55

I'm trying to create a JSON-serialized array. When that array contains only one item I get a string, not an array of strings (in JSON).

Multiple Items (works as expected):

PS C:\> @("one", "two") | ConvertTo-JSON
[
    "one",
    "two"
]

Single Item Array (not as expected):

PS C:\> @("one") | ConvertTo-JSON
"one"

Am I missing something?

6 Answers 6

89

Try without the pipeline:

PS C:\> ConvertTo-Json @('one', 'two')
[
    "one",
    "two"
]
PS C:\> ConvertTo-Json @('one')
[
    "one"
]
6
  • 15
    Ahh yea. I see how using the pipeline would be ambiguous in this case. Thank you. You made me realize that it's not ConvertTo-JSON specific but a general powershell-array-pipline issue which lead me to: superuser.com/questions/414650/…
    – Luggage
    Sep 6, 2013 at 18:03
  • 2
    @Luggage If only there was sanity: @(@(1)) | ConvertTo-Json -- still "NOPE" Oct 31, 2017 at 4:21
  • 2
    Actually the pipeline approach was wrong in the first place, arrays are always iterated when passed to the pipeline. Just luckily the behavior of ConvertTo-Json is to collect all pipeline input in an array and output a single object, otherwise the result would have been 2 JSON objects, both a single string.
    – marsze
    Dec 27, 2018 at 9:21
  • @marsze no that's just plain wrong, pipelines are a fantastic alternative to the reverse data-direction of the nested, arguments-based function-call paradigm. Bare lists are iterated in a pipeline, yes, but such a list can contain items of any object, including arrays. How else would this work to get the length of each strings' second word? 'hello there','it is i' | %{ ,@($_ -split ' ') } | %{ $_[1].Length }. We can likewise do this for ConvertTo like so; ,@(1) | ConvertTo-Json. ConvertTo craps itself, it's not operating correctly.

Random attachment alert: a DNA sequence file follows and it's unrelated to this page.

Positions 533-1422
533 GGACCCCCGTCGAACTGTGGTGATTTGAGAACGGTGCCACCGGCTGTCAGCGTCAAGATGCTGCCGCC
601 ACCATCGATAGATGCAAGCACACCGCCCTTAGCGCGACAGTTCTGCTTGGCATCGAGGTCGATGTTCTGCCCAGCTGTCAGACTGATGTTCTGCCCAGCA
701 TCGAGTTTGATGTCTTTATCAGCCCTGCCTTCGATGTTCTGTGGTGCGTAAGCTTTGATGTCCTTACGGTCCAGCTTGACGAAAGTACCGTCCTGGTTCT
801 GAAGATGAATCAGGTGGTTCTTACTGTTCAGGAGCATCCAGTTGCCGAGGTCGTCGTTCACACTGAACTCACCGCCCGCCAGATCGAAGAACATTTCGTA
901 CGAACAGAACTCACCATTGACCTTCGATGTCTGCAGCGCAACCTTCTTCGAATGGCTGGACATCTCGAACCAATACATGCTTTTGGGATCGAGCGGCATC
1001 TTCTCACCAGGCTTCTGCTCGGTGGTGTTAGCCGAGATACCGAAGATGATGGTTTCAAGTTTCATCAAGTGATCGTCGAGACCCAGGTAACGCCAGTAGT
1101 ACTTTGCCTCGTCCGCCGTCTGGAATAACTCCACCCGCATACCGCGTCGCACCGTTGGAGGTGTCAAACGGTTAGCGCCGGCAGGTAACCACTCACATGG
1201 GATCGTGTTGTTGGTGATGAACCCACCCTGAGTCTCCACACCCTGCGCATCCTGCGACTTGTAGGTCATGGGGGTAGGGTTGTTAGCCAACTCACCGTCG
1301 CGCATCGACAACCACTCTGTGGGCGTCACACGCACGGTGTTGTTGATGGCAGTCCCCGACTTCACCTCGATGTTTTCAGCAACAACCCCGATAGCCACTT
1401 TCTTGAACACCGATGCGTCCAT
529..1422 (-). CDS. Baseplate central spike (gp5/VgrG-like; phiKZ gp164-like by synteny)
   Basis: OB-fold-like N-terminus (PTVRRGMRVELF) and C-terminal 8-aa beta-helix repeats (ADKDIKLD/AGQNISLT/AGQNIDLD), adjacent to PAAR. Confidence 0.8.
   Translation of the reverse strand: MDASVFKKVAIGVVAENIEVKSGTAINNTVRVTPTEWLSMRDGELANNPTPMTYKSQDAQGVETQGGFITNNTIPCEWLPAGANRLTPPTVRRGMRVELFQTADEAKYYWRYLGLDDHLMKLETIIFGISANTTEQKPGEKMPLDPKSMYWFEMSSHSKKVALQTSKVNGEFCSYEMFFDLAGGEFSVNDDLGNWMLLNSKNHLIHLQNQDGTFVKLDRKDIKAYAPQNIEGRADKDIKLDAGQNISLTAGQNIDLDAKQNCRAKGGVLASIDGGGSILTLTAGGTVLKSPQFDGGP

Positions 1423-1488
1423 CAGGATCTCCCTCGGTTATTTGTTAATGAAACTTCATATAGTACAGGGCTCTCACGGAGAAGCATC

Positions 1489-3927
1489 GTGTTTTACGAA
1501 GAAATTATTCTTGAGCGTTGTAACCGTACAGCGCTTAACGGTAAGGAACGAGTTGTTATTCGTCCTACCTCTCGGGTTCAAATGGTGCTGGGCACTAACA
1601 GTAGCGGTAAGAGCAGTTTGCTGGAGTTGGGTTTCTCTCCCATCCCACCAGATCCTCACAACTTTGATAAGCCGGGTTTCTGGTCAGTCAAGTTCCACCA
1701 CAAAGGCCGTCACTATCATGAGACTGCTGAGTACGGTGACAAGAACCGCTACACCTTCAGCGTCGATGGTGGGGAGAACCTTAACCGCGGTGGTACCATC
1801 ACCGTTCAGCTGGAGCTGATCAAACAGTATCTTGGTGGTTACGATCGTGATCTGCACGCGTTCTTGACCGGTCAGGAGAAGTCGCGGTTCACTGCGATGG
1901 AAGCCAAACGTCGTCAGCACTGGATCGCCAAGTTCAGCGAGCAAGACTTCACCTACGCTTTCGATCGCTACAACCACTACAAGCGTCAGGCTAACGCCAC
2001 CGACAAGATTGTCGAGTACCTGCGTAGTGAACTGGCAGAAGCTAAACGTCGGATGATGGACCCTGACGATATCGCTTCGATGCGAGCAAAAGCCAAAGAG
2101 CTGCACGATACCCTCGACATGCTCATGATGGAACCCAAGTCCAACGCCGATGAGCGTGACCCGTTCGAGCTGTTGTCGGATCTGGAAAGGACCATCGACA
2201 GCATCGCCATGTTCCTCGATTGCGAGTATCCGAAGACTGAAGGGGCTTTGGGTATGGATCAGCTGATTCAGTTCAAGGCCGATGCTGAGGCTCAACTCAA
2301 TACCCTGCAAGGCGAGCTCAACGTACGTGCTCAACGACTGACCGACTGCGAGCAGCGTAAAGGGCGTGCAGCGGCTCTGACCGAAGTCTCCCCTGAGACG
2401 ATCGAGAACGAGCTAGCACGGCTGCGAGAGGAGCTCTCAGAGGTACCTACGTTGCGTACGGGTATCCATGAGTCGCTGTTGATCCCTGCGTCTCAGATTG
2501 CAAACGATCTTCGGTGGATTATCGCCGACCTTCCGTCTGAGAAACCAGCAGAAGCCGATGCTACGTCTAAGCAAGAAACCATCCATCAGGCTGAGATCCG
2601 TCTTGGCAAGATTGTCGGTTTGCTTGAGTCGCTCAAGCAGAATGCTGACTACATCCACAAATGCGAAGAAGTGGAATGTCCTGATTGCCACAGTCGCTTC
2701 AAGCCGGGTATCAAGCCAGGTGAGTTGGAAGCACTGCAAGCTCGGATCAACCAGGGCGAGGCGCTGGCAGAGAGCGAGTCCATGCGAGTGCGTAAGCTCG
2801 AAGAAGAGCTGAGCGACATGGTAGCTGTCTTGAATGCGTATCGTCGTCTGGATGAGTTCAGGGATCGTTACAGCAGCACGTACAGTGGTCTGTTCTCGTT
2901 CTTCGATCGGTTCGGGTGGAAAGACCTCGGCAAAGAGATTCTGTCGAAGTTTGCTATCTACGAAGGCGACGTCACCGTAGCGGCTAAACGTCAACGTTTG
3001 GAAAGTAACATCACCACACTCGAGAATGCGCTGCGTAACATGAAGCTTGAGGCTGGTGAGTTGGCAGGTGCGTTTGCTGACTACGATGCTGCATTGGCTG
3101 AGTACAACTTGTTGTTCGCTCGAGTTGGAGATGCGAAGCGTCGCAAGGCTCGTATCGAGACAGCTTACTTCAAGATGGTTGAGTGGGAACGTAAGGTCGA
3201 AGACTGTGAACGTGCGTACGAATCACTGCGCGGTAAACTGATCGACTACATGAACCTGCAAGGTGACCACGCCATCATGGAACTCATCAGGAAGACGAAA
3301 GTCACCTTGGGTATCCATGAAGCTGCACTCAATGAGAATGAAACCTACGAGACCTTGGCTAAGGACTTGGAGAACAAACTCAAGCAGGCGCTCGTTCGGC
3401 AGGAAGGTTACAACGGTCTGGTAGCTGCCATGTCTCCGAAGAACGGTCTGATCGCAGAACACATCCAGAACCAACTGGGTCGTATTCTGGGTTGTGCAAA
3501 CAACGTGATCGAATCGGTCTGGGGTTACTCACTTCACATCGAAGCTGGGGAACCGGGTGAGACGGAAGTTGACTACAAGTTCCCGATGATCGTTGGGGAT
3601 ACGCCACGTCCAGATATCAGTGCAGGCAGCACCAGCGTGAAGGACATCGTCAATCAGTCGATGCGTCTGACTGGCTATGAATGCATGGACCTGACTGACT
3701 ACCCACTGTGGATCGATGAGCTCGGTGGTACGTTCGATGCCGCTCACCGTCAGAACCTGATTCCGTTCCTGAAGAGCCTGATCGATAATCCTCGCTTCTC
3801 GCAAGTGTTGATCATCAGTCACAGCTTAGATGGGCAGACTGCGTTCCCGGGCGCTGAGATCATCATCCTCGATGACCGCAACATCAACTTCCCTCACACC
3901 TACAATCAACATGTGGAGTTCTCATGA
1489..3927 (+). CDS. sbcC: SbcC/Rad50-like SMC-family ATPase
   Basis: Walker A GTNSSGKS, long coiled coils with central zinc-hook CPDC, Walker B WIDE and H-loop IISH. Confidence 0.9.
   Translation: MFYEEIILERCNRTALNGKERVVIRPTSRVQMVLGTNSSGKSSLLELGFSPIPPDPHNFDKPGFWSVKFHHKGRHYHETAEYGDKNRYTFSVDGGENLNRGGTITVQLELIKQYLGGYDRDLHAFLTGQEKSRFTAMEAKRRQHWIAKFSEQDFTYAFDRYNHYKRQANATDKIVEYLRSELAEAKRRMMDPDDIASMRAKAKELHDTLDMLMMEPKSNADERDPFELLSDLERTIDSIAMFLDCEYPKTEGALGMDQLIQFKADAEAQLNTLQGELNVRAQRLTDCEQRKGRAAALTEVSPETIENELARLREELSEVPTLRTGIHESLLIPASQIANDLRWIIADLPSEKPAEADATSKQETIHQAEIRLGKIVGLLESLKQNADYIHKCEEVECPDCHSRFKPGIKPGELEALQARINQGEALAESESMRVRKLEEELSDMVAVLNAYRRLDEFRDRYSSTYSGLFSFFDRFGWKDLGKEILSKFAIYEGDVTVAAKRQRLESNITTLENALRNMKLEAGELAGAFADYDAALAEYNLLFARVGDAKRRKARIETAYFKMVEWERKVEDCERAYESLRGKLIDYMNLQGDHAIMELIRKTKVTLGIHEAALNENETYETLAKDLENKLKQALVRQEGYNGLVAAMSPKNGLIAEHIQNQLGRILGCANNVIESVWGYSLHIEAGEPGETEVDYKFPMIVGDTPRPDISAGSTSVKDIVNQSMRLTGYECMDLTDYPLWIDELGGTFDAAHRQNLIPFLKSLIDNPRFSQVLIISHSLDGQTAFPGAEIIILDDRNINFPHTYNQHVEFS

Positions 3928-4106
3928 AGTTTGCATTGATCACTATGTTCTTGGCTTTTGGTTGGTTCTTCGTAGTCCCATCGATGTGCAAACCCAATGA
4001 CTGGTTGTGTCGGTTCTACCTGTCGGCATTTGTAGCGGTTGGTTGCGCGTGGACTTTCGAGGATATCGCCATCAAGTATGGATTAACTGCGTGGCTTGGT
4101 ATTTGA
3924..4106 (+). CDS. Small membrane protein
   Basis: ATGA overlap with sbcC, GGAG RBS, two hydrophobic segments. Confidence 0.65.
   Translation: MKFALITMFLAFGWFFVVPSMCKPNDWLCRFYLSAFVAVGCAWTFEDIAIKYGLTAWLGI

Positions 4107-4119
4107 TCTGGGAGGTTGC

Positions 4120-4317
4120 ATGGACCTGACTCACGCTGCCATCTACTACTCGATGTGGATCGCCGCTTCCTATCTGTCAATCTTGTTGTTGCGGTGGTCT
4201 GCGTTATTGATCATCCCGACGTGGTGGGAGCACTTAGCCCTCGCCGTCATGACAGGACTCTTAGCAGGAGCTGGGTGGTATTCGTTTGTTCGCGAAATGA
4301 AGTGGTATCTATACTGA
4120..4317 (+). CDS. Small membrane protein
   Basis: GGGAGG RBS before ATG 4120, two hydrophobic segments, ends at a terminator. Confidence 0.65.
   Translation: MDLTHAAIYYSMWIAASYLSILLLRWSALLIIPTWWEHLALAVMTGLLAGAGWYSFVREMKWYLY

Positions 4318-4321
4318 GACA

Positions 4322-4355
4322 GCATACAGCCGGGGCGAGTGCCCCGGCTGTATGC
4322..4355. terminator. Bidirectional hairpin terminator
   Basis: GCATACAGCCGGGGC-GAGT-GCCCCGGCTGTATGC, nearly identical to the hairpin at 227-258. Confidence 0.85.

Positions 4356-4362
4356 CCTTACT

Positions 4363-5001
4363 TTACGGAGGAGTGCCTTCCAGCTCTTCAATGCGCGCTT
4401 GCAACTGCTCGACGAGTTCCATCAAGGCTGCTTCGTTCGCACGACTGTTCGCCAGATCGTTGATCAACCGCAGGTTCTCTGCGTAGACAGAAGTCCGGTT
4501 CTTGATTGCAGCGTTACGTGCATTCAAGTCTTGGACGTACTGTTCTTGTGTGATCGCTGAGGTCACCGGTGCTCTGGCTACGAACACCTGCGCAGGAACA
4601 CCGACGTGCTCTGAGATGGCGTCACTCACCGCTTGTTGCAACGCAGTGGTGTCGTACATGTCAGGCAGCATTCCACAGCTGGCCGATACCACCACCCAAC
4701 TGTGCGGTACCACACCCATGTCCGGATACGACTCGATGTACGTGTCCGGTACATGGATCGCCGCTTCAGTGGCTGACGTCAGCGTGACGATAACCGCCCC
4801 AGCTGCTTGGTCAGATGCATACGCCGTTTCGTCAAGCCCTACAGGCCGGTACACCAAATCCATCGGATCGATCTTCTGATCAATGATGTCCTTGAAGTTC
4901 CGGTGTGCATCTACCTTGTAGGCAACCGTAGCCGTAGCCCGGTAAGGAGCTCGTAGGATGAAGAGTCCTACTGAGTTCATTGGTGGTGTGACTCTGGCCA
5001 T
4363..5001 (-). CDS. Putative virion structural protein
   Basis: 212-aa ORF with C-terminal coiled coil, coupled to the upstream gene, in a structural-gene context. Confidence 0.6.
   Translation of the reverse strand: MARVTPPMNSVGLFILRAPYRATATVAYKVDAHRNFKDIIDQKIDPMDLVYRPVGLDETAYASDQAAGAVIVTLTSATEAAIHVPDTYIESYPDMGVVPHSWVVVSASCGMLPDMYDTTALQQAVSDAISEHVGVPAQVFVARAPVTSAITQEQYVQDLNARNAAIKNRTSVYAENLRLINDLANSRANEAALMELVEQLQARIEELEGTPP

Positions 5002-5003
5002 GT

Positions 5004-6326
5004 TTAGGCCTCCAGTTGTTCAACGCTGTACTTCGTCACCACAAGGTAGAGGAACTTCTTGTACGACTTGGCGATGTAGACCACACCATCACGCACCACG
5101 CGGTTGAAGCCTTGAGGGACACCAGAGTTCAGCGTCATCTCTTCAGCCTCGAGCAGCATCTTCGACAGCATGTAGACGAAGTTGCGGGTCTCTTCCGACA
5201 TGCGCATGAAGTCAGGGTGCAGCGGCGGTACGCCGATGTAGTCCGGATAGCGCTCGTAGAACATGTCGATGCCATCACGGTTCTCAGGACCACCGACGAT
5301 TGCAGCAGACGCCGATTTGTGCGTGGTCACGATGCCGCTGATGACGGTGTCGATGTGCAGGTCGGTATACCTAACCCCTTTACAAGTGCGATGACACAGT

– Hashbrown
    Aug 5, 2020 at 17:04
  • @Hashbrown My wording might have been unfortunate. Any collection type (e.g. an array) is iterated when passed to the start of the pipeline. Of course, that only applies to the first level, as the elements and sub elements can be collection types itself. That's exactly what you demonstrated in your example, you pass in an array of strings and the split is performed on each single element.
    – marsze
    Aug 6, 2020 at 7:49
29

I hit this problem as well but it was because my structure was too deep and ConvertTo-Json flattens everything below a certain depth to a string.

For example:

PS C:\> $MyObject = @{ "a" = @{ "b" = @{ "c" = @("d") } } }
PS C:\> ConvertTo-Json $MyObject
{
    "a":  {
              "b":  {
                        "c":  "d"
                    }
          }
}

To fix this, you can pass a larger value to -Depth

PS C:\> ConvertTo-Json $MyObject -Depth 100
{
    "a":  {
              "b":  {
                        "c":  [
                                  "d"
                              ]
                    }
          }
}
6

I just had the same issue and found out, that you can just append an -AsArray to the ConvertTo-Json command. Examples:

❯ @("one") | ConvertTo-Json -AsArray       
[
  "one"
]
❯ @("one", "two") | Convert-ToJson -AsArray
[
  "one",
  "two"
]
2
  • That sounds like a useful switch but it doesn't exist for me. What version of PowerShell are you using? I'm on 5.1.19041.1320
    – RSX
    Dec 6, 2021 at 15:12
  • 1
    The -AsArray parameter is new in PowerShell 7.x, where this should be the recommended solution. Feb 24 at 10:26
4

I faced this issue with an array that was a child in an object. The array had one object in it, and ConvertTo-Json was removing the object in the array.

Two things to resolve this:

I had to set the -Depth parameter on ConvertTo-Json

$output = $body | ConvertTo-Json -Depth 10

I had to create the object in the array as a hashtable and then convert that to an object

$myArray.Add([pscustomobject]@{prop1 = ""; prop2 = "" })
3

Faced the same issue today. Just to add, if you have an object like this

@{ op="replace"; path="clientName"; value="foo"}

then you have to specify it as

ConvertTo-Json @( @{ op="replace"; path="clientName"; value="foo"} )

The double @s can become confusing sometimes.

1

Place a , in front of @:

,@("one") | ConvertTo-Json
[
  "one"
]

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